Charred instead of crispy -- why over-frying is risky

November 22, 2018

"Several substances produced through heating have a carcinogenic or mutagenic effect in studies," explains BfR President, Professor Dr. Dr. Andreas Hensel. "Their uptake via food should therefore be limited." Various research projects at the BfR are examining the uptake of the substances in the body and the mechanisms of a possibly health-damaging effect. The latest issue of BfR2GO is dedicated to these activities on the health risks posed by heat-induced contaminants. BfR2GO also gives tips on what consumers should observe when roasting, frying and heating.

An important task of the BfR is to inform the general public about possible health risks. Twice a year, BfR2GO provides up-to-date, well founded information on the research, assessment and communication of the possible health risks posed by foods, feeds, chemicals and consumer products in a compact format crammed full of knowledge. In each issue of BfR2GO, focus is placed on a current topic from the work area of the Institute. In the latest edition, focus is on the risks posed by the contaminants produced by the heating of foods and raw substances. There are also reports, interviews and news from all work areas of the BfR.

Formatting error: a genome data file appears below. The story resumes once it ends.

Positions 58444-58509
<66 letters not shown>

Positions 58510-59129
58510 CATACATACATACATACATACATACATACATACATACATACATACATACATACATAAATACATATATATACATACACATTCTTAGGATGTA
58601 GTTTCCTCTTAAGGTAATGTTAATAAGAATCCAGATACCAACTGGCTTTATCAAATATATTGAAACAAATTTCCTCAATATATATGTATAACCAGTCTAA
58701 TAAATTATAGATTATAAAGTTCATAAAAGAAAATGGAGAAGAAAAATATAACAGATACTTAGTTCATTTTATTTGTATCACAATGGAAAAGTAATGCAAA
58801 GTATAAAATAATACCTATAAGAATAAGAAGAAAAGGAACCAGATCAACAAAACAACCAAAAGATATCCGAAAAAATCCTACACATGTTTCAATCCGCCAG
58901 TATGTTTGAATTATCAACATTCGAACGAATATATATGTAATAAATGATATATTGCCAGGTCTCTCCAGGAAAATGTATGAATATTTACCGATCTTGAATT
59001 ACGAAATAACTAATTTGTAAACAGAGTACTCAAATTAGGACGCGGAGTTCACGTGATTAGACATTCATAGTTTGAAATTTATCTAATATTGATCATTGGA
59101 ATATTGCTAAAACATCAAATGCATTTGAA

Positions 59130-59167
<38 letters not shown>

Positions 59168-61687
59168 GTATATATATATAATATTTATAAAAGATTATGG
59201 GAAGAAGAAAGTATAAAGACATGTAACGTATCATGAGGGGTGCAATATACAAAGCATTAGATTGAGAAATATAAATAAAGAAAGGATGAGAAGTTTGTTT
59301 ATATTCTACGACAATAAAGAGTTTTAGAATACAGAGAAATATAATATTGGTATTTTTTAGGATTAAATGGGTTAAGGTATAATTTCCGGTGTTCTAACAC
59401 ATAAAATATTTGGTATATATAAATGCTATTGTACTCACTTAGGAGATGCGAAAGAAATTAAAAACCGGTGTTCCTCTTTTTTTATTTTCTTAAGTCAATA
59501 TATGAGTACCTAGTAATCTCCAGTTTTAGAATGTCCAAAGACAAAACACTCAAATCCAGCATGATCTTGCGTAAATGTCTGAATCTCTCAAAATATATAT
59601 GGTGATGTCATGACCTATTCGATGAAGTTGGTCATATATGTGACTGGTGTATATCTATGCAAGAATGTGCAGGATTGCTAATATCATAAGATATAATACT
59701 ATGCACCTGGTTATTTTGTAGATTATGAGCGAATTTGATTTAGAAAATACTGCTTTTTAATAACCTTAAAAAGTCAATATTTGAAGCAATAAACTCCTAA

Other topics in this issue are the risk perception of tattoos, caffeine in food, the contact patterns of pigs in the barn, mineral oils in cosmetics, high-resolution microscopes that help to reduce animal experiments and interviews with the behavioural scientist Michael Siegrist and the Executive Director of the European Food Safety Authority (EFSA), Bernhard Url.
The science magazine BfR2GO appears twice a year in German and English and is published on the BfR website from where it can be downloaded free of charge or ordered directly: Interested parties can register per e-mail for a free subscription to the magazine.

BfR Federal Institute for Risk Assessment

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